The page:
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Career ladder: Steve Tully

17 December 2012

Name: Steve Tully
Position: Defender
Date of Birth: 10/02/1980
Club: Exeter City
Previous Clubs: Torquay United, Weymouth.

What do you remember about your first ever match?
I remember my first game, it was against Gravesend and Northfleet, now Ebbsfleet United, and it was raining. I wasn't expecting to start, I was expecting to be in the stand actually, but I started and played well.

Who was your childhood hero?
There was only one and it's Paul Gascoigne.

When did you realise you had a chance to progress in the game?
I think it was when I was about 16 or 17. I had just done my YTS and there wasn't a player in the team who I thought was better than me. The youth coaches at Torquay pushed my game on and progressed me along nicely.

Which coach has had the biggest influence on your career?
Steve McCall at youth team level was amazing to me, and Paul Tisdale has helped me improve my game. Even though I signed for the club at 27 he has made me a better player. I don't think it matters what age you are; you can always improve.

What did you spend your first wage packet on?
I think I went to a designer shop in Torquay and bought two or three nice tops.

Does your squad number have a special meaning to you?
No not really. I've always liked the number two, and when we had squad numbers at Torquay I always had it there. The first time I came to Exeter I had 18 but for eight out of the nine seasons I've played I've had number two.

Who did you last swap shirts with?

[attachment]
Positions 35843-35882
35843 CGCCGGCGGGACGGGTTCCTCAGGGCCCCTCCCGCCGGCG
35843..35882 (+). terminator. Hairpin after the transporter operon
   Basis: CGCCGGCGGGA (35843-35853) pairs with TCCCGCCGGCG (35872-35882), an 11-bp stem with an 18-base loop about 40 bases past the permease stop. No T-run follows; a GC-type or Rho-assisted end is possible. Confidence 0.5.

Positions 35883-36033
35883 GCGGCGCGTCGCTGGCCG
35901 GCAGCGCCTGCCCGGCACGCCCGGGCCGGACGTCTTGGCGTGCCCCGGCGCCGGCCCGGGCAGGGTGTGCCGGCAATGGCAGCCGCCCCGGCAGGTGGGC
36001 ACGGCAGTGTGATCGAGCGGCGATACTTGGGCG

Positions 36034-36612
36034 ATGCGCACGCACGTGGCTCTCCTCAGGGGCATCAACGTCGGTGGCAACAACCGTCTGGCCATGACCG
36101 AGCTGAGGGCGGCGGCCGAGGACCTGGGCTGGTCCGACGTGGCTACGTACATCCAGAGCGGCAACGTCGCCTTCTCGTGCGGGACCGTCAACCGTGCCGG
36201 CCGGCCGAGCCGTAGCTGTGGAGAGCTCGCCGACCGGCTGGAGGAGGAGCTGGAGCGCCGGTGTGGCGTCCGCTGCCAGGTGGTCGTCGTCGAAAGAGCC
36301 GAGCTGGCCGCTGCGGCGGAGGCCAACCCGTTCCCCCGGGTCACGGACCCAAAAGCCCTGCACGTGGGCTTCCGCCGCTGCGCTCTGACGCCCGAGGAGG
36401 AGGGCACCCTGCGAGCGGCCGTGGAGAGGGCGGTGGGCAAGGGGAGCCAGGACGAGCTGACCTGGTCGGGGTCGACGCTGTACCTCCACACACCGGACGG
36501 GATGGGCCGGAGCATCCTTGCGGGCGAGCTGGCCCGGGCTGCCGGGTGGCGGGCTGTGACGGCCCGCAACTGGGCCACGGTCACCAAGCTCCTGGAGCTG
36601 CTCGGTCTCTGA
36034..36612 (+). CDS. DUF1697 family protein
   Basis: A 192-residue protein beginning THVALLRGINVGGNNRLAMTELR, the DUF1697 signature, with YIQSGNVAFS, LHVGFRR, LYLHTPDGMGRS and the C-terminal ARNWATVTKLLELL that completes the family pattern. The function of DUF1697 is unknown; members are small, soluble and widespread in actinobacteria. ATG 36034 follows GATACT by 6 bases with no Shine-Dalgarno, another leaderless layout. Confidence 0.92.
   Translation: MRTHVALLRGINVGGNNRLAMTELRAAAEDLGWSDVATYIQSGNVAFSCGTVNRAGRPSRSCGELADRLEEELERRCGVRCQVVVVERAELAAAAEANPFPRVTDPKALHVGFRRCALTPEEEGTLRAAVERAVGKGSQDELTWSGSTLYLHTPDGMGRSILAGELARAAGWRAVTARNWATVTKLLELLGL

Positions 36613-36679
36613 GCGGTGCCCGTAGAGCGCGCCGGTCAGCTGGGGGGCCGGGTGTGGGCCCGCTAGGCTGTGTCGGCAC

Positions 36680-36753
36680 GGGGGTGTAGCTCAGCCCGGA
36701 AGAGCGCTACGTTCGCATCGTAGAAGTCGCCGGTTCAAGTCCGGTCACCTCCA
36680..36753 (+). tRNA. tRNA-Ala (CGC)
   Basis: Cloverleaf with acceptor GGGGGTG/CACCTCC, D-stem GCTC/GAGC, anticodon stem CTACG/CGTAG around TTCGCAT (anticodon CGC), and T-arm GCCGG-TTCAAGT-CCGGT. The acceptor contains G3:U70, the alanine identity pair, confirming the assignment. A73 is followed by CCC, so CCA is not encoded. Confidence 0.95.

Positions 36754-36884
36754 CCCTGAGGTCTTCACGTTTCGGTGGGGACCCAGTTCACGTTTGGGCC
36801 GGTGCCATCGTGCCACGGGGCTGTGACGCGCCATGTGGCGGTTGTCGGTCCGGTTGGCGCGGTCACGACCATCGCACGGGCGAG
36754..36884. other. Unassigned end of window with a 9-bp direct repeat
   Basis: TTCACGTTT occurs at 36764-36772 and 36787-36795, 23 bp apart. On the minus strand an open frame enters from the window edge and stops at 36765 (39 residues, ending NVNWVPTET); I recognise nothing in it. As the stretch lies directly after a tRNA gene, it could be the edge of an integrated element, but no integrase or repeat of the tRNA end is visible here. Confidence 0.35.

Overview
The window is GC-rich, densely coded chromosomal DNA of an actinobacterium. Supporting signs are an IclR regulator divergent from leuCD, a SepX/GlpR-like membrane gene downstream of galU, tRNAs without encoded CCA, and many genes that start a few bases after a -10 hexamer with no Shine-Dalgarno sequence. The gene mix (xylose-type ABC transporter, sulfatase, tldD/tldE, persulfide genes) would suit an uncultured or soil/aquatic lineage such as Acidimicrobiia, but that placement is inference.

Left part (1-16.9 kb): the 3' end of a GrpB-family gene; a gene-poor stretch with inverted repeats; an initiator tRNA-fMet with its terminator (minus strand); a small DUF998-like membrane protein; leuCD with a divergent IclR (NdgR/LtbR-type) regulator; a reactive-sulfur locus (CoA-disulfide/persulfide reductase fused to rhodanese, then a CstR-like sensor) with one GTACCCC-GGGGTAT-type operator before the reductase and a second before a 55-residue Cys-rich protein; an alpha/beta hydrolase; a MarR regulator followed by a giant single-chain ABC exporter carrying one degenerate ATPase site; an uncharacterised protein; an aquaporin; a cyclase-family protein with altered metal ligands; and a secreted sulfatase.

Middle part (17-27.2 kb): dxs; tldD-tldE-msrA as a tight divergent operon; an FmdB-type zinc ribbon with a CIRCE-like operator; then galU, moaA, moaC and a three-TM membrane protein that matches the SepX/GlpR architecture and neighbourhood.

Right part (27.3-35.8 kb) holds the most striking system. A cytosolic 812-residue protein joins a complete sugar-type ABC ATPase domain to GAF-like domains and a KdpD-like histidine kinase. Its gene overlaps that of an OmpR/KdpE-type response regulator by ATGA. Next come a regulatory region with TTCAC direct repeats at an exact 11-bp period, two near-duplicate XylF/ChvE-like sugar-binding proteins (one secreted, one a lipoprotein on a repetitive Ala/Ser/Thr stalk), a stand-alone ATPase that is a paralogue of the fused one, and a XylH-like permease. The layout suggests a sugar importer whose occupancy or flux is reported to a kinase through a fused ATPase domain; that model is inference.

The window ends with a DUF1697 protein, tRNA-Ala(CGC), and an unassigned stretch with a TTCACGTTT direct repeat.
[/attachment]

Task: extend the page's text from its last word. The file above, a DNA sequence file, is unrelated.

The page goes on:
Torquay played a League Cup game and I swapped shirts with Darren Anderton, I've still got it.

How has the game changed for the better since you became a pro?
I think it's all action now. The game is non-stop, it's played at pace. I think if you play in any other country it can be quite methodical, whereas over here everyone goes for it from the first minute to the last minute.

If you could have coached yourself when you were a teenager, what advice would you have passed on?
To use both feet.

If you stay in the game at the end of your career, what will you do? a) Manager b) Coach c) Scout d) Physio e) Pundit?
Definitely a manager. I'm doing my UEFA B now and I've been managing the Exeter City Ladies team for the last four years and we've managed to get four promotions out of four. I feel like I'm learning more and more and I love that side of the game. I like the way Paul Tisdale goes about things and I'm taking bits I pick up from him into the Sunday matches with the ladies.

What do you want to be best remembered for at the end of your career?
Someone that played with a smile on his face all of the time.

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